WASHINGTON — Sen. Joe Manchin (D-W.Va.) expects Democrats to start over on the Build Back Better legislation with a “clean sheet of paper” after he killed the bill last month.
“We will just be starting from scratch,” a cheerful Manchin told reporters Thursday.
Several Democrats told HuffPost they’re ready to make whatever compromises they need in order to get the West Virginia Democrat on board with the legislation, and Manchin seems ready to receive their entreaties.
Not every Democrat, however, seems thrilled with the prospect of another effort to win over Manchin.
“I don’t want to speculate, except to say that I think we’ve been negotiating for five months. That approach has failed miserably,” Sen. Bernie Sanders told HuffPost. “We’ve got to move in a new direction.”
There’s some consensus on what might make it into a new version of the bill. President Joe Biden said Wednesday he believes the original bill’s subsidies for clean energy will survive, as will an expansion of pre-kindergarten access.
Manchin, for his part, suggested Thursday that he would enthusiastically support higher taxes on individuals and corporations, plus giving Medicare the power to negotiate lower prices for prescription drugs, which are two key parts of the legislation.
“Get a tax code that works and take care of the pharmaceuticals that are gouging the people with high prices,” Manchin said. “We can fix that. We can do a lot of good things. Get your financial house in order. Get this inflation down. Get COVID out of the way. Then we’ll be rolling.”
But Manchin declined to say whether he would support an extension of the child tax credit or whether he would insist that it be excluded from the bill, saying that stating his position would amount to “negotiating” with reporters.
When Democrats failed to pass Build Back Better at the end of the year, they essentially discontinued a monthly benefit that had paid most American families hundreds of dollars each month since July. All last year, Democrats had promised the money would continue indefinitely.
“I was really surprised when the Democrats didn’t get it passed,” Laura Dees, a stay-at-home mom in Amarillo, Texas, told HuffPost. She said she usually votes Republican but had been rooting for Democrats to follow through on their promise to keep the benefits going.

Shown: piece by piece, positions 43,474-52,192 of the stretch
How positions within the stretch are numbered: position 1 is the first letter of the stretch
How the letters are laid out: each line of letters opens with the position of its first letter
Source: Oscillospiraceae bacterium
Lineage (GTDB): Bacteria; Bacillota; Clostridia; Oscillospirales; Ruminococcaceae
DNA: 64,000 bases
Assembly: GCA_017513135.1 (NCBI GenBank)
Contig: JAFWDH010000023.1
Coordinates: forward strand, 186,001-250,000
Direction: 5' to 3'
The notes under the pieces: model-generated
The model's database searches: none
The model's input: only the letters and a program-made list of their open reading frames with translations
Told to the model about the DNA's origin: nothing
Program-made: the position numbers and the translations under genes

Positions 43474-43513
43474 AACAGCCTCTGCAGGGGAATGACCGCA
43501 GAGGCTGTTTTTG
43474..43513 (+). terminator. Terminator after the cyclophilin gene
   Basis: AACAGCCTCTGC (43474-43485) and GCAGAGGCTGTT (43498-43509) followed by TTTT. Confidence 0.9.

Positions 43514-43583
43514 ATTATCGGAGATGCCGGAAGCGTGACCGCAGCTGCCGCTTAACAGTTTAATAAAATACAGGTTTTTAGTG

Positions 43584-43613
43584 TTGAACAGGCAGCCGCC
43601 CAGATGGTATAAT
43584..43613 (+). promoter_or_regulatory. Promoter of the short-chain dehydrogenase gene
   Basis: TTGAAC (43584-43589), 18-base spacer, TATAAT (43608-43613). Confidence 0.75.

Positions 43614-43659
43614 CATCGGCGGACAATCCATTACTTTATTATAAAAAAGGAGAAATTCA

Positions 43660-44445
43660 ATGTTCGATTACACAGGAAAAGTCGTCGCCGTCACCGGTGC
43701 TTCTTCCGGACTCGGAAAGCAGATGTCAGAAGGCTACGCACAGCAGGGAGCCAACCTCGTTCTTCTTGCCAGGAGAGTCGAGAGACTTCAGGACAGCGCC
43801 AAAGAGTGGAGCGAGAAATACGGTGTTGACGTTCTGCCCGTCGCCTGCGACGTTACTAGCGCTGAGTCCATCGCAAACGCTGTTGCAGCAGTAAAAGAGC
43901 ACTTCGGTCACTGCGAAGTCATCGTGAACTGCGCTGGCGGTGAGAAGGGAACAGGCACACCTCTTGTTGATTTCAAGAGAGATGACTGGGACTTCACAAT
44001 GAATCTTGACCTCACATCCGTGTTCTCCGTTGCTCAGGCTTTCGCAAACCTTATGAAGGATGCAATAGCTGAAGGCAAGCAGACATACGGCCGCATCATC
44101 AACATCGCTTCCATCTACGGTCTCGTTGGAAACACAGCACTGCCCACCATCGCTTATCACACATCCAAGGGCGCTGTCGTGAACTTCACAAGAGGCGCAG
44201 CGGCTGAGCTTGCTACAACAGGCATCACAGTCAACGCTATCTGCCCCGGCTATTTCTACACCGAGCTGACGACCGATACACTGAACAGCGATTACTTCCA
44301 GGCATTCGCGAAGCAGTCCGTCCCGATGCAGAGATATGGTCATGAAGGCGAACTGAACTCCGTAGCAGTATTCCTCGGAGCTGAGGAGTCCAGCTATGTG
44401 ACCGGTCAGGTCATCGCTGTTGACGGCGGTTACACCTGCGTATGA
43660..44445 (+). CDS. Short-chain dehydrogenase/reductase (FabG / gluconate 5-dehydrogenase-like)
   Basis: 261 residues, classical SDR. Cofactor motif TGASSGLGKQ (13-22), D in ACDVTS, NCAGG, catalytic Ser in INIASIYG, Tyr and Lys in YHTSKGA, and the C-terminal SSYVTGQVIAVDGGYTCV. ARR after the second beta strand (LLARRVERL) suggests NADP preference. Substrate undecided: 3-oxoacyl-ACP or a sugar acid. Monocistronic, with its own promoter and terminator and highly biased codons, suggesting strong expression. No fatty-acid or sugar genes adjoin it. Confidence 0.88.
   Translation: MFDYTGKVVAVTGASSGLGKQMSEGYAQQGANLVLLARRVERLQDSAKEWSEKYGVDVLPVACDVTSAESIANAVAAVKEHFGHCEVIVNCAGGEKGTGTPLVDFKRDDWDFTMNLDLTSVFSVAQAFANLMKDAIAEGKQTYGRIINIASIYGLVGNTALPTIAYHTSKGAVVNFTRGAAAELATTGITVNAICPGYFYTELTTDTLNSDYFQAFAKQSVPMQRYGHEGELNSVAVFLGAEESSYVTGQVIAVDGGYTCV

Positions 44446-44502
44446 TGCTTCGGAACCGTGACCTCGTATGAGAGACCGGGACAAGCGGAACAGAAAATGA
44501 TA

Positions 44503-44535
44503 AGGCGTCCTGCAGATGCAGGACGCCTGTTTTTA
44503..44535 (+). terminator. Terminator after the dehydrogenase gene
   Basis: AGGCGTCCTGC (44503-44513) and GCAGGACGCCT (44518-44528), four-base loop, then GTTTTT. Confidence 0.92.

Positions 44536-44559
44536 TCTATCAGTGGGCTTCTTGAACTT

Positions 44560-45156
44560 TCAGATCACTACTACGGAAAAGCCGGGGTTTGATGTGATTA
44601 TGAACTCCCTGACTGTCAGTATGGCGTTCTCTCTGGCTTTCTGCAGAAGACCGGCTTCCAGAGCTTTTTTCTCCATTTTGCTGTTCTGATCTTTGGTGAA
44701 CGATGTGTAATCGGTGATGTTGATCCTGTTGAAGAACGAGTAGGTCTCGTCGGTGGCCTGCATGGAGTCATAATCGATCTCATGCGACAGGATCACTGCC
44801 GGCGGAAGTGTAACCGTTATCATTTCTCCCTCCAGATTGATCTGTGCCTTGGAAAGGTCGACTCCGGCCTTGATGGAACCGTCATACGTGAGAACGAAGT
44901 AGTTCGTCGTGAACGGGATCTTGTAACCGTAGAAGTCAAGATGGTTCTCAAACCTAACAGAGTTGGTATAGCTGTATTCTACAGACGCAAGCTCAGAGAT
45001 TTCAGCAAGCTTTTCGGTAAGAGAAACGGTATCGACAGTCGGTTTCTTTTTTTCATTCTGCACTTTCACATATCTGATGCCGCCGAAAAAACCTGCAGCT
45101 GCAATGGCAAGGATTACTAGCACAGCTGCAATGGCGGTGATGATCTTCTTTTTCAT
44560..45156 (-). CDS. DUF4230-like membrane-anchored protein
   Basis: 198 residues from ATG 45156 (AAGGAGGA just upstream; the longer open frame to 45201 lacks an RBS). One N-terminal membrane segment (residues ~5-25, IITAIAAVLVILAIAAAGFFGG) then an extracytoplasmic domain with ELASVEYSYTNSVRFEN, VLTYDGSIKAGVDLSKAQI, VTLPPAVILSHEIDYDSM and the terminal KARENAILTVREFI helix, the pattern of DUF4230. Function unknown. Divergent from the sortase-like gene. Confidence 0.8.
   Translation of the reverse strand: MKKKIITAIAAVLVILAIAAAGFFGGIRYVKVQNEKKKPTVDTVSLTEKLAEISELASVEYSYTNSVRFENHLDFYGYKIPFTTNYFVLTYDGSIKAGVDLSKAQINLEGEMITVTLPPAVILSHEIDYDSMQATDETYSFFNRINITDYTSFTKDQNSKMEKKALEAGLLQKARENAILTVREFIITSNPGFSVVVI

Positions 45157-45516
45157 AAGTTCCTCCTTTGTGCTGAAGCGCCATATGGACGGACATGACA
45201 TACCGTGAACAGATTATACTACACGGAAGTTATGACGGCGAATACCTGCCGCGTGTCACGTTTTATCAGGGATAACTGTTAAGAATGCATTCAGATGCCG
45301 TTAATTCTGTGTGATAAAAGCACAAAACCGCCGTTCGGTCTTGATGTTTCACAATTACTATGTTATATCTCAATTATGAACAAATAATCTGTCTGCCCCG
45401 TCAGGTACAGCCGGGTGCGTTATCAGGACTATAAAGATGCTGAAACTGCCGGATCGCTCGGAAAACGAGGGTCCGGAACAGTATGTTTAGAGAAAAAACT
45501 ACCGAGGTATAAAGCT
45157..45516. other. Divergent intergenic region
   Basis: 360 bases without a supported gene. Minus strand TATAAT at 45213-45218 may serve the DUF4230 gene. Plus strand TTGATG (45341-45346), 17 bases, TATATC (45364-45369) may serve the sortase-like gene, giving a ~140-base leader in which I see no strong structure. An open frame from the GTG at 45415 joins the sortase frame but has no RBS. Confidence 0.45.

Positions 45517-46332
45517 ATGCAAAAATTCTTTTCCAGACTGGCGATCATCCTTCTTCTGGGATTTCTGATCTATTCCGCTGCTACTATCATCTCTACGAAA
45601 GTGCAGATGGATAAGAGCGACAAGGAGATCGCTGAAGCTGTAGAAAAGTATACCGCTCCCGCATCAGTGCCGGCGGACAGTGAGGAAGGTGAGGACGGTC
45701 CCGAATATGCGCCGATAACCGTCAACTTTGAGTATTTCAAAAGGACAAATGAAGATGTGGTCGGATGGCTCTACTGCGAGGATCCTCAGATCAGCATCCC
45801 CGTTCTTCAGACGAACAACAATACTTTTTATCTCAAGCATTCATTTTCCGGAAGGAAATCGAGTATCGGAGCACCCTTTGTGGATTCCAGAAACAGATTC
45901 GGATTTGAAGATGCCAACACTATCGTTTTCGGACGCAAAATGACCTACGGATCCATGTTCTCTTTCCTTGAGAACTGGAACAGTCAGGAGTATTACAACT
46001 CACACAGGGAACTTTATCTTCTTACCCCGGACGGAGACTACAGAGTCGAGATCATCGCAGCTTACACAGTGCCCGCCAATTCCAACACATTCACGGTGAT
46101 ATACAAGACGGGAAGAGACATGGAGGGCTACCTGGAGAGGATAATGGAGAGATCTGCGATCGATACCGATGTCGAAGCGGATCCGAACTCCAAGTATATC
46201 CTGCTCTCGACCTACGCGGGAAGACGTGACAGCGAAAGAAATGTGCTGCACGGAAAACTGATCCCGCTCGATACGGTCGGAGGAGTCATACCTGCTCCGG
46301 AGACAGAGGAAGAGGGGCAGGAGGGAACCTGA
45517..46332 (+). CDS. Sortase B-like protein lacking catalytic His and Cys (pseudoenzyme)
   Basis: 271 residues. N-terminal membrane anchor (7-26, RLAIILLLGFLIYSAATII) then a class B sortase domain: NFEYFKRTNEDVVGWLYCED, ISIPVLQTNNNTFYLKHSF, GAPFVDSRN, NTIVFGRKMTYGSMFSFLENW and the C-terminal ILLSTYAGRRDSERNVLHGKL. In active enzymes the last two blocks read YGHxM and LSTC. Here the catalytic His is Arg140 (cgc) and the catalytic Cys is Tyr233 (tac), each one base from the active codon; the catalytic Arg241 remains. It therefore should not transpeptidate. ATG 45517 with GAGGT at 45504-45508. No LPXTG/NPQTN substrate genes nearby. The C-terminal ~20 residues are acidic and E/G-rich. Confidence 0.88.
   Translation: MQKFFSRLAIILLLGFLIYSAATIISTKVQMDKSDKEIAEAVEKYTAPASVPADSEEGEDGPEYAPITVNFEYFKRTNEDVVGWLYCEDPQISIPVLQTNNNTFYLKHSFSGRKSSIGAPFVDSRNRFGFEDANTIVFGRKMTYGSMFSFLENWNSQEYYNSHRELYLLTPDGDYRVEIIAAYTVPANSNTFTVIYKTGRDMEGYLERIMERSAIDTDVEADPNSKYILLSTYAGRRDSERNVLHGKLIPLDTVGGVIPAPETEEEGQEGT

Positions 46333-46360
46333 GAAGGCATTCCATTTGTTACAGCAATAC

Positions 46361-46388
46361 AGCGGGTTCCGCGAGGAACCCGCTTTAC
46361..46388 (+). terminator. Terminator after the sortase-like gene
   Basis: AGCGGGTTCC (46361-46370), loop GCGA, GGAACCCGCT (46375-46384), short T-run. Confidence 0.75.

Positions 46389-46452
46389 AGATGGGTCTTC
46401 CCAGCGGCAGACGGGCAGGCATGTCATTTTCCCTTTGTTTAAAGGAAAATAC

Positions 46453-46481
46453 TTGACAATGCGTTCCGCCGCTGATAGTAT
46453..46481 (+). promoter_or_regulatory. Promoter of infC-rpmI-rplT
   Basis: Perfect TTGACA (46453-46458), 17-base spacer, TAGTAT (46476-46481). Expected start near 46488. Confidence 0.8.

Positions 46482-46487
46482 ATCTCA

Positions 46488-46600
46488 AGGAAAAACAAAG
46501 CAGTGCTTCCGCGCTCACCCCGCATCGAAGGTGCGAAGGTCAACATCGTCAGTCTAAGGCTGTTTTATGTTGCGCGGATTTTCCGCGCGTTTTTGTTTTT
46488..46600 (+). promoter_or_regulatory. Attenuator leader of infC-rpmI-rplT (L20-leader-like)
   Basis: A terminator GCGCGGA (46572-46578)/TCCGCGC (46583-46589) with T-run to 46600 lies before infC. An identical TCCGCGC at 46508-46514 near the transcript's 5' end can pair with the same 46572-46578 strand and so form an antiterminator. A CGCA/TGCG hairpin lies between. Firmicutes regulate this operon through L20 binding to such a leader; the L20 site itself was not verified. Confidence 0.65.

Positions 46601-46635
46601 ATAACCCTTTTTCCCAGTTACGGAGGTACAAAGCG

Dees, 45, received $1,000 per month for her four kids, describing the money as a “blessing” that helped pay for food and things for the children. Her husband has a good job, she said, but the extra cash gave her family a financial cushion.
She initially thought it was too good to be true that the federal government was paying a monthly child allowance, but by December, Dees said she and her husband had come to rely on the money.
Without the extra funds, Dees said, her family will still get by, but not as easily as before.
“Prices are going up, and we’re going to have to start cutting down,” she said.
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Manchin complained last year that the child allowance payments went to parents without jobs and to wealthier parents who don’t need help. He has said he wants lower income limits and a “work requirement” that would exclude the unemployed from receiving the benefit.
Biden said Wednesday that the child tax credit is something “I’m not sure I can get in the package,” but Democrats on Capitol Hill pushed back on that idea.
Rep. Richard Neal (D-Mass.), chairman of the House committee that oversees tax policy, said he wasn’t ready to “throw in the towel” on the monthly payments, suggesting he’d be open to adding some sort of work requirement.
“The child credit is very popular in the Democratic caucus,” Neal said. “We need to determine what Joe Manchin is in favor of.”
Several Democratic senators also said they’re talking among themselves about what sort of child tax credit compromises they could present to Manchin. But Sen. Michael Bennet (D-Colo.) sounded pessimistic about winning his colleague over.
“I don’t know what it will take to get Joe Manchin,” Bennet told HuffPost.
Manchin, for his part, was in a joking mood when HuffPost said some of his colleagues might come around on work requirements.
“Well, you know why? Because we all work,” Manchin said.
This article originally appeared on HuffPost and has been updated.